Recent changes to the national funding formula have led to increased funding for a significant number of the county’s schools.
But this has still left West Sussex with the eight lowest primary unit of funding and the sixth lowest secondary unit of funding in the country.
The Worthless? campaign has seen schools in West Sussex lobby ministers for reform of the national funding formula to solve historic inequalities as lower than average funding levels have been compounded by additional cost pressures.
Meanwhile campaign group Save our Schools West Sussex has been making the same case.
Now all seven leaders of the county’s district and borough councils, along with West Sussex County Council leader Louise Goldsmith, have signed a joint letter to Education Secretary Damian Hinds calling for action.
They set out continued concerns about the low level of school funding provided for West Sussex, a specific shortfall in funding for special educational needs pupils and ongoing pressure on school places.
The letter recognises that deprivation is an important factor to consider in school funding, but at the very least West Sussex schools should receive the same level as its neighbours.
If the county was funded the same as Hampshire and East Sussex, primary schools would receive an extra £9.5m a year and secondaries £10.5m a year, the equivalent of £90 and £99 for every pupil respectively.
The council leaders said: “This lack of funding is beginning to have significant impact on the ground, with a number of West Sussex schools having to make difficult decisions about staff reductions.
“We call on the Government to increase the total amount available for education funding in England to ensure that all schools have sufficient resources.”
The pressure on funding for pupils with special educational needs was also raised with Mr Hinds, as the letter describes the high needs funding formula as ‘obsolete and broken’.
It explains: “It takes no account of the increasing number of Education and Health Care Plans, which is the main cost driver, and we call on you to undertake a root and branch review to ensure that it is fit for purpose.”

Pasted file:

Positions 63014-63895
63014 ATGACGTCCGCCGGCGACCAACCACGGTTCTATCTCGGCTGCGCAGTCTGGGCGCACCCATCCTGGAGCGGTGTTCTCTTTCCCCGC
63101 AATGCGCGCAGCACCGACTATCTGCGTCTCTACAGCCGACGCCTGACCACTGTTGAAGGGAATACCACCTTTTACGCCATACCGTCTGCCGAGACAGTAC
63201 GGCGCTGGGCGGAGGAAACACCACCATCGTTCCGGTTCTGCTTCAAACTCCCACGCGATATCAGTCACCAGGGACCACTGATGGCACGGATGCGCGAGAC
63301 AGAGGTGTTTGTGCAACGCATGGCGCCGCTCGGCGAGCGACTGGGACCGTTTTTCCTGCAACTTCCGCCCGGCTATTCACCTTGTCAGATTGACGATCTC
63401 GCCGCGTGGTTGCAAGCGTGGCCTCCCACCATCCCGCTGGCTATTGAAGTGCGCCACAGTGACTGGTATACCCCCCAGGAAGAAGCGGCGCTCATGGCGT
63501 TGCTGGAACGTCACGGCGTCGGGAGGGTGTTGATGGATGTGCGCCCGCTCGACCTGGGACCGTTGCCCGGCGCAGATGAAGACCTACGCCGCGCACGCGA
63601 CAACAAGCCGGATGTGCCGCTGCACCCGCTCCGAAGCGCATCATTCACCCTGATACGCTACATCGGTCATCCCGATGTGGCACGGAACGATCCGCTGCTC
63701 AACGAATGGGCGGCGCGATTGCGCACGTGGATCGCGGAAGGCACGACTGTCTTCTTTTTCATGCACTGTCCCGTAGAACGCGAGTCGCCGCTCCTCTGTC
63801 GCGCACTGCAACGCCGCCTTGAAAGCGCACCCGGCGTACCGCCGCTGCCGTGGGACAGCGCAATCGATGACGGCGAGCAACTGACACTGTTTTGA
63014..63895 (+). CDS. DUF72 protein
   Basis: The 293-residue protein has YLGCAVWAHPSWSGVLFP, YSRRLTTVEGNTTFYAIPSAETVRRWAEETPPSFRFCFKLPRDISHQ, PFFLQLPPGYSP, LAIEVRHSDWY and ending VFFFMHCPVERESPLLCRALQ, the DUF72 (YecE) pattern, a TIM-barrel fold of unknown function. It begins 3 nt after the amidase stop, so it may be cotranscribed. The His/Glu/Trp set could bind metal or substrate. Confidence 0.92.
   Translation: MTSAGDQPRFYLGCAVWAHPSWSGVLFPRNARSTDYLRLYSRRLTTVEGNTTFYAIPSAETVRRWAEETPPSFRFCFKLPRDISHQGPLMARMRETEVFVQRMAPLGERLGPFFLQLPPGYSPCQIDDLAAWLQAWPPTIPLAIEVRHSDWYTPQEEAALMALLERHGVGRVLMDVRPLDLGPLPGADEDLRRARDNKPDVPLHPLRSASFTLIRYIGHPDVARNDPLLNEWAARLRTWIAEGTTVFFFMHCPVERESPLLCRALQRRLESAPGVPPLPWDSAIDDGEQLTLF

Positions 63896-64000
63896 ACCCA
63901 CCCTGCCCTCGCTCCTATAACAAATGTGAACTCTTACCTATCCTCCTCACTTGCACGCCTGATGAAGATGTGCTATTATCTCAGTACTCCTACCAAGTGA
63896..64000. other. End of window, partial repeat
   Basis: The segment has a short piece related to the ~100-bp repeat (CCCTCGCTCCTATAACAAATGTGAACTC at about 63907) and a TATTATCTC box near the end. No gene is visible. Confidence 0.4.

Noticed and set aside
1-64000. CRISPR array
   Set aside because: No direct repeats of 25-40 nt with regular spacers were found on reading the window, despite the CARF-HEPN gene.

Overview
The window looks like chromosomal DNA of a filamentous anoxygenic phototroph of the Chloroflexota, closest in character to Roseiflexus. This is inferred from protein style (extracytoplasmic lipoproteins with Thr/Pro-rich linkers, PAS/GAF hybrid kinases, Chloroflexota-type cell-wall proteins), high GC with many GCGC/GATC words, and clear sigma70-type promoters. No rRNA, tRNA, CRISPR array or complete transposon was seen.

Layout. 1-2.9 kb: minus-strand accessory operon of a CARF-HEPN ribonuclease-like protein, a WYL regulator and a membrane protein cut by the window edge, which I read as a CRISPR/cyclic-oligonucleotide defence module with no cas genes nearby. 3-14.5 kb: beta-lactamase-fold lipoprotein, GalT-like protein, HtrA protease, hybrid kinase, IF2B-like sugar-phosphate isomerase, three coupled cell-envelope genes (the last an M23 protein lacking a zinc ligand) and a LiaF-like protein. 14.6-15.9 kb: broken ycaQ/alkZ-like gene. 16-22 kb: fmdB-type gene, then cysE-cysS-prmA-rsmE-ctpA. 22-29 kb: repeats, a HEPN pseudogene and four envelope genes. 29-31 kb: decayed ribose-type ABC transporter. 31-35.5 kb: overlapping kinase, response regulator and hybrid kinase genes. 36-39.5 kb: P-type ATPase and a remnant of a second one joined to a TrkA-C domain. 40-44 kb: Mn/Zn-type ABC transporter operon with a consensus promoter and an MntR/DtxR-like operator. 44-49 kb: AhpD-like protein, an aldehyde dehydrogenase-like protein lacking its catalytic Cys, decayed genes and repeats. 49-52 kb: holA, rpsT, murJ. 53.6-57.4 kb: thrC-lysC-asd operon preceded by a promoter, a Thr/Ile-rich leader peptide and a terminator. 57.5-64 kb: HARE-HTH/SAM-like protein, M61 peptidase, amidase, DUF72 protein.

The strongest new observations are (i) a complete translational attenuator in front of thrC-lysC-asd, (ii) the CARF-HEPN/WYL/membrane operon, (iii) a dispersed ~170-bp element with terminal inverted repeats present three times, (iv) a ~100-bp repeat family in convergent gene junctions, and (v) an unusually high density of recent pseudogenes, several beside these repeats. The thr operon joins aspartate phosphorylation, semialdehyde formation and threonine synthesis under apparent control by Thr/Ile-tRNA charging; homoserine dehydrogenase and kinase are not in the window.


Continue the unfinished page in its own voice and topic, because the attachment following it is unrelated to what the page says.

The number of pupils needing support through an EHCP, which describes a child’s special educational need and the help they will get to meet them, has risen by 43 per cent over the last three years.
The third main point raised is population growth in West Sussex and the need for extra school places.
While eight new free schools were approved between 2016 and 2017 these new places are not currently expected to be available before 2020.
The letter says there is ‘little transparency’ around the free school decision process making it difficult for local authorities to meaningfully engage and fulfil their statutory duties.
A Department for Education spokesman said: “IFS figures show that real terms per pupil funding in 2020 will be more than 50 per cent higher than it was in 2000.
“A child taking their GCSEs this year will have seen investment of over £65,000 across their education since the age of three.
“This is double the funding their parents’ generation would have received.
“Through the national funding formula we are ensuring that the most underfunded schools attract the greatest gains, while still providing for some gains for all schools.
“We recognise that schools in West Sussex have been historically underfunded. Because of this, West Sussex is gaining three per cent per pupil in 2018-19 and will see further gains in future years.
“This is equivalent to £123 per pupil this year.”
The issue was raised by Horsham MP Jeremy Quin in the House of Commons on Tuesday (July 3).
He felt the principles behind the national funding formula were sound, but raised the issue of the high-needs block where children ‘really do need our support’ either in special schools or through mainstream education.
He argued area costs adjustment based on the cost of living rather than local wages would be more appropriate, with rising costs in places near London affecting teacher retention and recruitment.